It was a very long procedure as I wanted the sketches to be in the same chronological order as the letters, but there were very few dates on the drawings, so it took a very long time to match them together and find out where he was and when.
Letters were censored, and Morris was not allowed to give his location.
Alice and Morris had worked out a code, so she would know where he was and I even have their code explanation which used specific capital letters to mean specific places.
However, the explanation does not say which capitals in the letters were part of the code, so I could not decipher it.
Censorship also meant that all of his letters were written in pencil, and to keep up morale, he was also not allowed to include anything relating to the horrors of the situation or his personal fear.
So the letters often seem more cheerful than you would expect.
On August 20 1916, he writes: “I went up this afternoon and did a sketch for Gray’s battery” (Gray had been a pupil of his in Edinburgh). “It was quite interesting, and they were very pleased with it, I think.” What he does not mention is that while he was sketching, the observation post received a direct hit and several men were seriously wounded.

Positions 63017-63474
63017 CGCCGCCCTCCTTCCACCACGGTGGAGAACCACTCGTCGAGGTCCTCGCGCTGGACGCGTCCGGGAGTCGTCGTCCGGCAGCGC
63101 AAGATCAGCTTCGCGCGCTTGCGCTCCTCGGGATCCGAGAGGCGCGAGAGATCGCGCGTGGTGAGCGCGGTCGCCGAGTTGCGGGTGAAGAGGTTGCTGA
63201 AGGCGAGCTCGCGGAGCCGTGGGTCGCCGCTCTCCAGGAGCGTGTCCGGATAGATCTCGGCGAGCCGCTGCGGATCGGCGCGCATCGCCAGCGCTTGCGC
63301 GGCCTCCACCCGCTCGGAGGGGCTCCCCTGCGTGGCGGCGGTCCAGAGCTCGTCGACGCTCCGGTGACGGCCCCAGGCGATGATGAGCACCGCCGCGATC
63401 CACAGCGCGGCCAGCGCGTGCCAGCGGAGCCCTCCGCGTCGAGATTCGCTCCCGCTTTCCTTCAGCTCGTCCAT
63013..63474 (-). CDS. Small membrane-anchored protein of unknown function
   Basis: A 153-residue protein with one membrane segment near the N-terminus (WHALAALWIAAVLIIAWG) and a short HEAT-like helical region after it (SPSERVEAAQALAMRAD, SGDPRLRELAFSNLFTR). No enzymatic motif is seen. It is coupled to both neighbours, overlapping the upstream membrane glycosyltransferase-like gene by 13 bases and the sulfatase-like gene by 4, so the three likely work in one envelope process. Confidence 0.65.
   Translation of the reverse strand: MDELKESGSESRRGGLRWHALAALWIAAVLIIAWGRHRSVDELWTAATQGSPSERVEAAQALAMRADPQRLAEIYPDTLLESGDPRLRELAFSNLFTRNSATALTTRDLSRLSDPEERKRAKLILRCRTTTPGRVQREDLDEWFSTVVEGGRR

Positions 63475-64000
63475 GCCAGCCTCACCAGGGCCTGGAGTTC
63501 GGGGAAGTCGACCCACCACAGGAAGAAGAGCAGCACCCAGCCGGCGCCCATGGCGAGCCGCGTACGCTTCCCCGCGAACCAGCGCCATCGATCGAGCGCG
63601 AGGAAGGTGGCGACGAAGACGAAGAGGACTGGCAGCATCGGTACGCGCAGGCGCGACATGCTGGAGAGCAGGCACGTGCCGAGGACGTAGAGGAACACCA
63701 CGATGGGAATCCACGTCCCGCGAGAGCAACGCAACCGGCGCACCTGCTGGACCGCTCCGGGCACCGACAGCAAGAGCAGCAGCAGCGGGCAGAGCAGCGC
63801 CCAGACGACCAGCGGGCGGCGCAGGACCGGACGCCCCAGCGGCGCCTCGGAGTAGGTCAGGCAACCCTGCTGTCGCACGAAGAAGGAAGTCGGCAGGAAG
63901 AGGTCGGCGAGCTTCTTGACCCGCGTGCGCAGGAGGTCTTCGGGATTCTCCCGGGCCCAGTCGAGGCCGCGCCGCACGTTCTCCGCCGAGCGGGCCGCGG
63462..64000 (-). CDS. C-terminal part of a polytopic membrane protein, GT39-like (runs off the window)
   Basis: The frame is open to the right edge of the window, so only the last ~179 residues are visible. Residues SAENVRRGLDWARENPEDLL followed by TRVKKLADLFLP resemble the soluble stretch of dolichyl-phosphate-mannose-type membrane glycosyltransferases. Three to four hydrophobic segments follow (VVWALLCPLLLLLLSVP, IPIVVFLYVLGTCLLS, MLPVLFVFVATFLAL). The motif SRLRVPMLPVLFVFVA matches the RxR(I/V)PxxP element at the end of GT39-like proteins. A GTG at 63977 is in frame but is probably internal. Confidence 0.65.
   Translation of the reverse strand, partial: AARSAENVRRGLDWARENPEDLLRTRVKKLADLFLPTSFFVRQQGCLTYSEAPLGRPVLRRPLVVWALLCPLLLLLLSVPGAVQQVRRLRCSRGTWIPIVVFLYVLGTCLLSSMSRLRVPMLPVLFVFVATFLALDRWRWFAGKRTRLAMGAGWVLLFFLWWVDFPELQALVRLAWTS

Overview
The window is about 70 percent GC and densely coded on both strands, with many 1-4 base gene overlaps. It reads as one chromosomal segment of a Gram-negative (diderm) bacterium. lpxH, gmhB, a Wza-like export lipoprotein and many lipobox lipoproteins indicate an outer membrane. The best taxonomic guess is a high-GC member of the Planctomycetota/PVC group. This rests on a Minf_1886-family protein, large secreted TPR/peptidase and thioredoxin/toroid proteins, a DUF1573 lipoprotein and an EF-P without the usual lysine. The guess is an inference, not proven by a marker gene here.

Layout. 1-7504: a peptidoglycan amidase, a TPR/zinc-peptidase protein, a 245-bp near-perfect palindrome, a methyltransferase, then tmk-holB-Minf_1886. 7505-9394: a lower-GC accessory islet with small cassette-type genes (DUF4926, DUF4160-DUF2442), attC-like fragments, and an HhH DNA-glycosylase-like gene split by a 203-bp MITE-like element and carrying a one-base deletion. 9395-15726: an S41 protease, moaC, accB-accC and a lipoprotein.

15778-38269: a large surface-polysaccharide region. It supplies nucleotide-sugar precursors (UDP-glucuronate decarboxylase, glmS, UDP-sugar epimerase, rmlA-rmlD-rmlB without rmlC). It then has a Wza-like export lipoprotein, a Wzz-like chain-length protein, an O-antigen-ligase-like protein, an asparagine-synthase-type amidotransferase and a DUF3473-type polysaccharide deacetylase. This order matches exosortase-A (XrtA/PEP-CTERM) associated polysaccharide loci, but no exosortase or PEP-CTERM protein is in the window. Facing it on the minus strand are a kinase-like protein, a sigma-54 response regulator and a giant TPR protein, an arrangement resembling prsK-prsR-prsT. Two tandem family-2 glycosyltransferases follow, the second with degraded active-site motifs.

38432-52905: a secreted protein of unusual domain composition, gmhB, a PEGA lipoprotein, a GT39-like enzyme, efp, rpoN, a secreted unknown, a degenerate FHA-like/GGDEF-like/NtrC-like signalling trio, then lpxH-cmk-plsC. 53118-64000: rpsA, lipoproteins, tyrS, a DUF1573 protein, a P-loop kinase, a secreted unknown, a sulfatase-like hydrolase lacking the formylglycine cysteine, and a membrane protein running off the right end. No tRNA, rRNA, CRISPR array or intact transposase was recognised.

You also get the sense that Morris was trying to stop Alice from worrying.
During the winter he writes: “It is very cold with heavy mist, but I have such layers of clothes on that I keep warm. Vest, shirt, tunic, two Shetland wool waistcoats, leather waistcoat, leather jerkin, Mackintosh, wool scarf, wool helmet!!”
There could not be any passion in the letters, but you understand how desperate Morris and Alice are to see each other again and for him to get leave and for the war to end.
Alice was older than Morris, and was 40 in 1917.
She used her letters to boost his morale and to encourage him, even though she would have been worried sick.
Looking at the dates they must have written nearly every day. The letters must have been an incredibly important part of their lives.
The postal service was incredible. Sometimes Morris was disappointed and went for days without receiving any because the battalion had been moved on and it took time for the letters to catch up with him.